SDV Insights

California Supreme Court Decision on TCPA Liability Could Provide Open Season for Policyholders

The California Supreme Court recently accepted a certified question from the Ninth Circuit regarding coverage for claims arising under the Telephone Consumer Protection Act ("TCPA"). The Court will determine whether a commercial general liability ("CGL") policy's modified personal and advertising injury coverage clause includes claims based on the insured's sending of unsolicited text messages that do not reveal private information.

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N.J. Appellate Court Confirms that AIA Construction Contract Bars Insurer's Subrogation Claim

On April 4, 2019, the Appellate Division of the New Jersey Superior Court confirmed that the waiver of subrogation provision in a commonly used form construction contract, American Institute of Architects (AIA) form A201 -- 2007 General Conditions of the Contract for Construction, precluded an insurer's claims against a subcontractor.

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Think Twice About Depreciating Repair Costs in Our State, says the Tennessee Supreme Court

Tennessee's Supreme Court recently held that an insurer may not withhold repair labor costs as depreciation when the policy definition of actual cash value is found to be ambiguous. Tennessee joins other states like California and Vermont that prohibit the depreciation of repair labor costs in property policies.

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Connecticut Crumbling Concrete Cases Not Covered Under "Collapse" Provision in Homeowner's Policy

In recent years, the foundations of approximately 35,000 homes in northeastern Connecticut have begun to deteriorate as a result of faulty concrete used to build homes during the 1980s and 1990s. Dozens of homeowners have been suing their insurers for denying coverage for claims based on the deteriorating foundations. Of those cases, three related lawsuits against Allstate Insurance Company were the first to make it to the federal appellate level.

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Construction Defect Dispute Governed by Contract Disputes Act not yet Suited to being a "Suit"

The Southern District of California recently held that a series of demands for a general contractor to investigate and repair several construction defects at a U.S. Army facility did not constitute a "suit" within the meaning of the general contractor's commercial general liability ("CGL") policy.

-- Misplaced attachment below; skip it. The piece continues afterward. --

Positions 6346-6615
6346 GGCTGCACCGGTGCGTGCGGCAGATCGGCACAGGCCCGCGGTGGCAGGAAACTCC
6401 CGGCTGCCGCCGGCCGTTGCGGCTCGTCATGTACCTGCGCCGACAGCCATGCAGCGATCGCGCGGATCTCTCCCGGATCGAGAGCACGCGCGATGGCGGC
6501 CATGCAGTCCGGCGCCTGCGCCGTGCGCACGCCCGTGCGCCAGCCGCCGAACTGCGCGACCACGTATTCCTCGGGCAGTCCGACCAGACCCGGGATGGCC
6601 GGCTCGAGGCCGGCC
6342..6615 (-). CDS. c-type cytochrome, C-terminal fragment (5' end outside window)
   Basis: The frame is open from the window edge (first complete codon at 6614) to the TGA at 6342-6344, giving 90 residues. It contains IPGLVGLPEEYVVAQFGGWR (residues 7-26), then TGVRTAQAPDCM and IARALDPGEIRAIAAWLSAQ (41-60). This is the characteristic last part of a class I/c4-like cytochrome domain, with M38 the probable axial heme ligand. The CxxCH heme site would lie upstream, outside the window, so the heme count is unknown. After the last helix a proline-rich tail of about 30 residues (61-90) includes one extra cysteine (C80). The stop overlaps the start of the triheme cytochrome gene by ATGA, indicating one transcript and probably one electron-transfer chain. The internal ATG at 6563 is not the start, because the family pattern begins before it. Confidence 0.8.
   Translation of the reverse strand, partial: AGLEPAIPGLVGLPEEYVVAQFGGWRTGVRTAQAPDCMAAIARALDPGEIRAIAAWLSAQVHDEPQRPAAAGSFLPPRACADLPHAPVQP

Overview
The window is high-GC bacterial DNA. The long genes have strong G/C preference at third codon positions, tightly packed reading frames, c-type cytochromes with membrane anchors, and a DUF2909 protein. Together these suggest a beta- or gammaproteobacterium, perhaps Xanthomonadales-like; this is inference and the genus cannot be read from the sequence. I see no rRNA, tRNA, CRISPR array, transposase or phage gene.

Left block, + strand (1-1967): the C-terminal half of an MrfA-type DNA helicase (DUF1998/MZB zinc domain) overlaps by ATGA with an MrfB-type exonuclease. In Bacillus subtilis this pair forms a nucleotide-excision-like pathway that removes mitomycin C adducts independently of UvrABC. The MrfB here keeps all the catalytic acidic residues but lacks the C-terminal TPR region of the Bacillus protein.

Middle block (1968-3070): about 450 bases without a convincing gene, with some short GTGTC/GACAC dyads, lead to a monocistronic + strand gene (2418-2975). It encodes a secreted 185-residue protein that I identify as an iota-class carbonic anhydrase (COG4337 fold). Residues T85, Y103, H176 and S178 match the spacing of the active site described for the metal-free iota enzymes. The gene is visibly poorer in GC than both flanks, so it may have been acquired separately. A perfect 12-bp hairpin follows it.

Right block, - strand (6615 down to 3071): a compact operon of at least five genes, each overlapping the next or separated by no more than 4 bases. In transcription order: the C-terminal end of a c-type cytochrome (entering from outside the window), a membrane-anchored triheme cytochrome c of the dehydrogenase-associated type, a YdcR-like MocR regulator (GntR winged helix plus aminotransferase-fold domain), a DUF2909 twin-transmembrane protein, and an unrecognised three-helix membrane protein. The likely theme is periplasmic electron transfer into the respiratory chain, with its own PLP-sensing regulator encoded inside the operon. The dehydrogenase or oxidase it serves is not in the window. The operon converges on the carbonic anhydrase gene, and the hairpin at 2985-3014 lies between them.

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"Repair Work" Endorsements and Punch List Work

The recent white paper on Repair Work Endorsements by Jeremiah Welch, drew a storm of responses. Most were appreciative and included follow up questions, but there were those that lamented along the lines of: "How can that be? We've been doing it this way for years...".

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Insurer's Negligence Can Lead to a Finding of Bad Faith

The Florida Supreme Court's decision in GEICO General Insurance Co. v. Harvey1 held an insurer accountable for bad faith as a result of actions which were not malicious in nature, but rather consisted of self-serving inaction. The court's decision ushers in an era of closer scrutiny on the actions of insurers and may pave the way for a lower standard for proving bad faith.

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Wisconsin Tests Breadth of Duty to Defend: Declines to Strip Wholesaler of Defense

Wisconsin's Supreme Court recently held that even where a complaint generally alleges a company acted wrongfully and with intent to defraud, a single potentially covered claim still triggers the duty to defend. The case is yet another in a long line of state high court decisions finding that the duty to defend is exceedingly broad and applies where there is a single potentially covered claim.

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Project-Specific Commercial General Liability Insurance

Many markets which provide insurance for construction projects include an endorsement providing coverage for "repair work" as part of their standard policy. "Repair work" endorsements are largely misunderstood by policyholders and the insurance broker community.

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Nevada Court Finds Insurers May be Liable for Consequential Damages - No Bad Faith Required!

In a lawsuit arising out of a traffic accident, the Nevada Supreme Court departed from the majority view among jurisdictions that an insurer's liability is generally capped at its policy limits. In Century Surety Co. v. Andrew, the Court held that a commercial liability insurer could be liable for damages in excess of the policy limits for failing to defend its insured, even if the insurer acted in good faith.

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SDV is based in Connecticut, conveniently located between New York City and Boston, with regional offices in Florida and California to better serve our clients. We're ready to answer your questions and eager to assist you in developing solutions.